Almanac Golf: Golf Capital – Walker wins in Springfield and Thai history

Walker wins in Springfield and Thai history

 

A collection of my golf thoughts from the week plus some player performance/form notes for the next few days.

 

Opening drive:

Jimmy Walker claimed his first major title when he holed out a par putt on the 72nd hole to secure the Wanamaker Trophy. Walker and defending champion Jason Day, who finished second, were among a small group of players who played their final 36 holes on the Sunday after flooding on the course following rain on Friday and Saturday. Despite the weekend wet, the scoring was relatively easy in the fourth round with only Open champion Henrik Stenson shooting over par of all the players who finished inside the top 40.

 

In England it was a first for Thailand as Ariya Jutanugarn became the nation’s first major winner, male or female in claiming the Women’s British Open. 20-year-old Jutanugarn lead by five strokes after nine holes on Sunday before her margin was whittled away, but a birdie-par finish was enough for victory at the Woburn Golf Club. Ironically, in Thailand the men lost their stranglehold on the European Tour/Asian Tour co-sanctioned event, the King’s Cup, with a local failing to claim the title for only the second time in it’s history. Chinese Taipei’s Shih-Chang Chan, ranked 737rd in the world, won by two strokes from countryman Wen-Tang Lin. We told you last week the Northern Ireland Open was the better of the two events linked to the European Tour, even though it was the second-tier Challenge Tour, and that was underscored by the fact it was won by Kiwi Ryan Fox who was ranked 196 heading into the event at Galgorm Castle. Fox along with PGA Tour winner Danny Lee will represent New Zealand in the men’s event in Rio.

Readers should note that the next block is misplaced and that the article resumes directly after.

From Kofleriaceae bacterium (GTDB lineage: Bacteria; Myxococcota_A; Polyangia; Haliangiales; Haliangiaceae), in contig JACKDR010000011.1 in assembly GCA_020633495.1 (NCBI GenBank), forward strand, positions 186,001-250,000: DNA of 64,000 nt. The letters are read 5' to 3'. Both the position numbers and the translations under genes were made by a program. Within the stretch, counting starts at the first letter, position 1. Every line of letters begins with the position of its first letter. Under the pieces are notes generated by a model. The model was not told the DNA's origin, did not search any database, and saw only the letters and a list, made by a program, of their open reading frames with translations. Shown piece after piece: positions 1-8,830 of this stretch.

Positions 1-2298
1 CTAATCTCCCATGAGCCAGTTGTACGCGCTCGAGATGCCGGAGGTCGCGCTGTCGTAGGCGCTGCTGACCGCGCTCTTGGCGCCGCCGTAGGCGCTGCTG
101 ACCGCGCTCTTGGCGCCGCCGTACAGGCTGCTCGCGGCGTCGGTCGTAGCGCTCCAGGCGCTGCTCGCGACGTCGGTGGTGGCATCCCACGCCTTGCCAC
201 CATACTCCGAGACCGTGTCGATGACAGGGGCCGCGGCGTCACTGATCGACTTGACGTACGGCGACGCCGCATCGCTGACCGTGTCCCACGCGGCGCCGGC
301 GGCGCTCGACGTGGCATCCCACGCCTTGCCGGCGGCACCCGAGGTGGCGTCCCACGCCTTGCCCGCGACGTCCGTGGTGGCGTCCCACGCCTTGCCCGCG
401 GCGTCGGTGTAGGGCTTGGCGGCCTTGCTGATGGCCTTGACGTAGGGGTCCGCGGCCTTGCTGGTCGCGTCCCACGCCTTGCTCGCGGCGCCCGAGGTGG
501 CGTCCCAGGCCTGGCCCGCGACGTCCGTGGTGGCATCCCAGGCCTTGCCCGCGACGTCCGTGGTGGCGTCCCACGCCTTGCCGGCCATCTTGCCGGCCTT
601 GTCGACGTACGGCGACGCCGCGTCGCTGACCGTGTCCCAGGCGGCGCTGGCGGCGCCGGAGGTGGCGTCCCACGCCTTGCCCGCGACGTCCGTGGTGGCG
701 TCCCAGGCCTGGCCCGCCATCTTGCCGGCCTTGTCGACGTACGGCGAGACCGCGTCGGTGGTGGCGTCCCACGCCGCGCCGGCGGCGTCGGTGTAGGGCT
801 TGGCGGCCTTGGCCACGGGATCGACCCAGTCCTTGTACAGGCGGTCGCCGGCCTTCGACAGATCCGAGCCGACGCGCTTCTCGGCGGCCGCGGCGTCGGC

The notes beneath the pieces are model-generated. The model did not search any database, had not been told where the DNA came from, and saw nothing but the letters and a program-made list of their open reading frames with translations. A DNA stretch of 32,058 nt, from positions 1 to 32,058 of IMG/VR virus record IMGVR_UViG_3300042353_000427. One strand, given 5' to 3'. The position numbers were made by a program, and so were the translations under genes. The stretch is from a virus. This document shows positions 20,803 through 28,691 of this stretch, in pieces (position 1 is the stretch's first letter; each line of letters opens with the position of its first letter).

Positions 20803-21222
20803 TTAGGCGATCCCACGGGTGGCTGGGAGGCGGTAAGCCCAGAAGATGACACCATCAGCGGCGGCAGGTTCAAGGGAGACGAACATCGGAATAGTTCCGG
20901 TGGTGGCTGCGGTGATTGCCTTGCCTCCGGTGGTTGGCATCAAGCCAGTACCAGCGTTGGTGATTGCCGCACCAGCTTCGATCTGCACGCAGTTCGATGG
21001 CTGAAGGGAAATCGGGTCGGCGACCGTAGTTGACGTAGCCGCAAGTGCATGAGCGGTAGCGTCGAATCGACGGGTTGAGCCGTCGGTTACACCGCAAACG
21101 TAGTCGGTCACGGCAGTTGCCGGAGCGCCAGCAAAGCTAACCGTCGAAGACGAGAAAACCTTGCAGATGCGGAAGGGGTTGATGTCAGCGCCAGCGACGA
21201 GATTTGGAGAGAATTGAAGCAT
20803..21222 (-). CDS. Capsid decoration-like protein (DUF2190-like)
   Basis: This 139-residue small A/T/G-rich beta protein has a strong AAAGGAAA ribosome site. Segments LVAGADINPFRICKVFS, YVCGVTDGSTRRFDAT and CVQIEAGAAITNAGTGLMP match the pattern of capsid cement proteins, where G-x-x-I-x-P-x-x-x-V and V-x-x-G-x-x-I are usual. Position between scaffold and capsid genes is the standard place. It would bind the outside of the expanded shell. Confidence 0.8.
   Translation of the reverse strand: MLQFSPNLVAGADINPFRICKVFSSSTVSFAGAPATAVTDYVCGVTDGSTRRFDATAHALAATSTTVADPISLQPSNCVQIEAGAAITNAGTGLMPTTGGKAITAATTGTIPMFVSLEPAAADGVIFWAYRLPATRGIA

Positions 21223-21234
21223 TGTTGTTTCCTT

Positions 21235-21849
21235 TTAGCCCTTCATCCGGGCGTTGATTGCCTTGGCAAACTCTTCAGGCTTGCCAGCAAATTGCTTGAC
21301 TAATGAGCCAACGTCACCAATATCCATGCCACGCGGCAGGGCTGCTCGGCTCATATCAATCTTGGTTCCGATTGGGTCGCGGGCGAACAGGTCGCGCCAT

Player performance notes:
Players I’m interested in to see how they go with notes that interest me and/or are related to capital investments, if that’s your thing, in the weekend’s big event. The US PGA Tour heads north-east for the Travelers Championship in Connecticut which is normally played in June.

 

20 or lower: Bubba Watson, a major winner and defending champion. Watson has also finished second and fourth at this event in two of the last four years. Tournament specialist alert!

 

20-50: Paul Casey. Whilst non-USA players don’t have a great tournament win record here the 39 year-old Englishman was in the playoff last year won by Watson.

 

20-50: Zach Johnson. The 2015 Open champion shot a best round of 66 during his second round in the PGA Championship and was only four shots off those who made the playoff here last time around.

 

20-50: Jon Rahm. The Spaniard has had the week off after his second placing in the Canadian Open and three of the past six winners, when this event was placed after the US Open, did not play the major the week prior.

 

50-100: Tyrell Hatton. A column favourite. The Englishman is enjoying a very consistent recent run including T10 at the PGA.

 

50-100: Aaron Baddeley, Having secured his first title in five years recently Baddeley’s fourth here two years ago is worth noting for the Australian. Of the last three non-USA winners two are Australian players you may know of, Marc Leishman and Greg Norman.

 

100-200: Jon Curran. T33 at the PGA and like Johnson was in the mix here last year.

 

200-500: Lee McCoy. Part of a clutch of recent college graduates. McCoy was T6 in the NCAA college title championship and has a fourth to his credit on tour already from the Valspar Championship in March, but missed the $292,800 due to his amateur status. But he’s since missed three cuts.

 

Greens in regulation: